Nebbiolo is the backbone of the famous Barolo wine of Northern Italy, a wine famous for its dark color and rich flavors of berries, spice and violets; and it's ability to improve for years in the cellar.  Sadly these wines tend to be expensive, and rarely fall into the Tasting Times price limits.  Nebbiolo is also grown outside of Italy.   But keep going…  Cabernet Franc from warm climates bring flavors of violets, raspberries, and blackcurrants.  But wait, there’s more…

Rich flavor characteristics can also be found in warm climate Pinot Noir from California. Some of these Pinots will be a better value than the Cab grown in the next vineyard.  And Merlot from warm climates (think California, Australia, and Chile) is rich by any definition.

Define a "Medium Bodied" Red Wine

"A medium-bodied red with notes of sweet cherry and dried fruits, maybe some earth, and more pronounced spice than in lighter reds"

We're still firmly in fruit territory here, but these wines will have a bit more concentration, heft, and alcohol than lighter reds.  Tannin (one of the acids found in wine that leads to that great "puckery" reaction) is more likely in richer wines than lighter ones.

Imagine a fruit bowl of red cherries, cranberries, and strawberries, maybe with a dusting of cinnamon on top.
These are the classic adjectives for Pinot Noir, but don’t stop there…

Sangiovese, the varietal in Chianti and other Italian wines, typically offers bright fruit flavors and a scent of flowers.  Keep going...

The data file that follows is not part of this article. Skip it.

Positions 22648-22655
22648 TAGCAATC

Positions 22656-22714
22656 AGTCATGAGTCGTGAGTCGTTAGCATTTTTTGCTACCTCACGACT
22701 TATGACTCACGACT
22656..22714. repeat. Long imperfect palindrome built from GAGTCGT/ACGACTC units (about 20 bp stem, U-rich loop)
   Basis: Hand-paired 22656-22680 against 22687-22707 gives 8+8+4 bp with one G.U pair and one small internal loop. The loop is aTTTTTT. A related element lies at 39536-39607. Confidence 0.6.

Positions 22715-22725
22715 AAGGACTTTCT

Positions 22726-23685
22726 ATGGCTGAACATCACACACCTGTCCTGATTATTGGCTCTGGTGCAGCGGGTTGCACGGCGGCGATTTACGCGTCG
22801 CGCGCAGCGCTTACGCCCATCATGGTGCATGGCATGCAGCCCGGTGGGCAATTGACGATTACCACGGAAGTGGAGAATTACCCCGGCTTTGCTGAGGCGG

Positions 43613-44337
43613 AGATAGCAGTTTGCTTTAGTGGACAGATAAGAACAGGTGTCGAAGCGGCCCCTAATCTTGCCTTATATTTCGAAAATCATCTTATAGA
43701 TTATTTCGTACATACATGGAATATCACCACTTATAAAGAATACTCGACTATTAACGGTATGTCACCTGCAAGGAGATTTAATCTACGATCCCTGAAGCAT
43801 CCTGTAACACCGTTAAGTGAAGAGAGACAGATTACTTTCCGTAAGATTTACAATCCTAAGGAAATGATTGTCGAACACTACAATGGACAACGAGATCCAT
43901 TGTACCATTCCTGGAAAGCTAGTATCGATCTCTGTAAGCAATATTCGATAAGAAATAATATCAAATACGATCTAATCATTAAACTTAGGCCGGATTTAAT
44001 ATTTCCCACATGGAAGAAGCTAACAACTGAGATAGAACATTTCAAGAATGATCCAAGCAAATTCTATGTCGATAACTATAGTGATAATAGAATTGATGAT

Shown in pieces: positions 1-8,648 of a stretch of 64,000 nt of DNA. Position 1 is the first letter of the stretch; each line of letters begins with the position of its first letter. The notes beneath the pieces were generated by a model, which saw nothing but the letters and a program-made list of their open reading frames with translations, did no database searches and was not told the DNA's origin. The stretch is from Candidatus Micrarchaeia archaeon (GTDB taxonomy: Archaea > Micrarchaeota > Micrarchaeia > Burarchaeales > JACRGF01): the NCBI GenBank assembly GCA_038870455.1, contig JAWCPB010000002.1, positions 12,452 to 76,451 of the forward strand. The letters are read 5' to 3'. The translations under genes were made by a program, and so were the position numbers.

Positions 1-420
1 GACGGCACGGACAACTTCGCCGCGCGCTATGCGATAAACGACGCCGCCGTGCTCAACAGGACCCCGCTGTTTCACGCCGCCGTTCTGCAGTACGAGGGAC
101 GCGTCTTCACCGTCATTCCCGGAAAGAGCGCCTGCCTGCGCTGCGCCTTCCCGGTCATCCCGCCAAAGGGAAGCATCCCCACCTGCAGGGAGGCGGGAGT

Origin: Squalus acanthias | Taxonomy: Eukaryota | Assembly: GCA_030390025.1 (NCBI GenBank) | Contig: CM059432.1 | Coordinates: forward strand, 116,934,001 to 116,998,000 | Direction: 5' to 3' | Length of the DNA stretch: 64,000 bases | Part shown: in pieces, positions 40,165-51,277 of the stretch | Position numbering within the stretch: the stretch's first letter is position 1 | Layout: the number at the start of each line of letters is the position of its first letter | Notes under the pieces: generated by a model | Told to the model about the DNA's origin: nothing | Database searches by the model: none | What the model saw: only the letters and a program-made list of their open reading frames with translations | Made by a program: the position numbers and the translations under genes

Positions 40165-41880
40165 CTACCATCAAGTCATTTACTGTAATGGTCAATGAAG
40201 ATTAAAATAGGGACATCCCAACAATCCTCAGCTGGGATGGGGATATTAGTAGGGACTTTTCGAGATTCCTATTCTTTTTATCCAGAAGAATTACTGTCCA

Merlot from cooler climates (parts of Washington, and Chile) bring delicious flavors of plums, cherry, and vanilla in a lighter body than warm climate wines based on the same grape. Cabernet Franc often has a similar flavor profile, too.

"Rich" grapes like Cabernet Sauvignon, Malbec, and even Zinfandel can, because of climate, winemaking style, and ripeness of the grapes themselves, produce wines that are medium-bodied.

Define a "Light" Red Wine

Caveat attack!  These categories are broad generalizations (note the caveats and provisos).  But if we can’t generalize then we’ll never get anywhere.

"A fruit bowl red wine with subtle flavors of bright red fruits:  red currants, cherries and cranberries, and if I'm lucky a hint of cinnamon..."

Red wines that are often relatively light and refreshing include reds made in cool climates, such as Beaujolais, made from the Gamay grape in the North of France, with fresh, tart fruits.  You might find Gamay-based wines elsewhere, and they are likely to offer similar characteristics.  But don't stop there...

Valpolicella in the North of Italy (made from Corvina, Molinara and Rondinella grapes – say those three times fast) - is often a bright, tart, fruity wine.  But keep going...

Even wines associated with heft, like Merlot and Pinot Noir, can also be found in a light, juicy style.

Define a "Rich" White Wine

"A rich, fruity white with flavors of toast, oak, butter, coconut, cream and a whiff of citrus."

These varietals also feature in the page covering "Light" whites.  That's because -as much as we want wine to be simple - there are many variables that make one wine richer than the next.  The grapes here were generally grown in warm climates, which allow for ripe, high sugar fruit and correspondingly more intense flavors.